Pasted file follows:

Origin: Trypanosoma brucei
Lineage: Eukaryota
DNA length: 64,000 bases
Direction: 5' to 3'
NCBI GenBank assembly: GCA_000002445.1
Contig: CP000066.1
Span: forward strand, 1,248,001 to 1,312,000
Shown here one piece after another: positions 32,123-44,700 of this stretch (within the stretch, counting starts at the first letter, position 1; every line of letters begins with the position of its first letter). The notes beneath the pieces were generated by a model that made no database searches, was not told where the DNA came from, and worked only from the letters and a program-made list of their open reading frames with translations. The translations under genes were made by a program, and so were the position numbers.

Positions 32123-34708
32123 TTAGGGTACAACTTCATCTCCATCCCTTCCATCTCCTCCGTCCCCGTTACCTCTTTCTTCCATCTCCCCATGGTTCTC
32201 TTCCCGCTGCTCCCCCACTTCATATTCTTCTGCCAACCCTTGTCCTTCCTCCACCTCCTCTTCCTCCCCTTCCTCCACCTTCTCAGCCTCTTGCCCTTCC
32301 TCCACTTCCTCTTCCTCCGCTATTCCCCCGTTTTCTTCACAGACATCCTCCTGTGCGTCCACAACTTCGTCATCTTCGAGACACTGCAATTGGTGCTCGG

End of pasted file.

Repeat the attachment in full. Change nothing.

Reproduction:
Origin: Trypanosoma brucei
Lineage: Eukaryota
DNA length: 64,000 bases
Direction: 5' to 3'
NCBI GenBank assembly: GCA_000002445.1
Contig: CP000066.1
Span: forward strand, 1,248,001 to 1,312,000
Shown here one piece after another: positions 32,123-44,700 of this stretch (within the stretch, counting starts at the first letter, position 1; every line of letters begins with the position of its first letter). The notes beneath the pieces were generated by a model that made no database searches, was not told where the DNA came from, and worked only from the letters and a program-made list of their open reading frames with translations. The translations under genes were made by a program, and so were the position numbers.

Positions 32123-34708
32123 TTAGGGTACAACTTCATCTCCATCCCTTCCATCTCCTCCGTCCCCGTTACCTCTTTCTTCCATCTCCCCATGGTTCTC
32201 TTCCCGCTGCTCCCCCACTTCATATTCTTCTGCCAACCCTTGTCCTTCCTCCACCTCCTCTTCCTCCCCTTCCTCCACCTTCTCAGCCTCTTGCCCTTCC
32301 TCCACTTCCTCTTCCTCCGCTATTCCCCCGTTTTCTTCACAGACATCCTCCTGTGCGTCCACAACTTCGTCATCTTCGAGACACTGCAATTGGTGCTCGG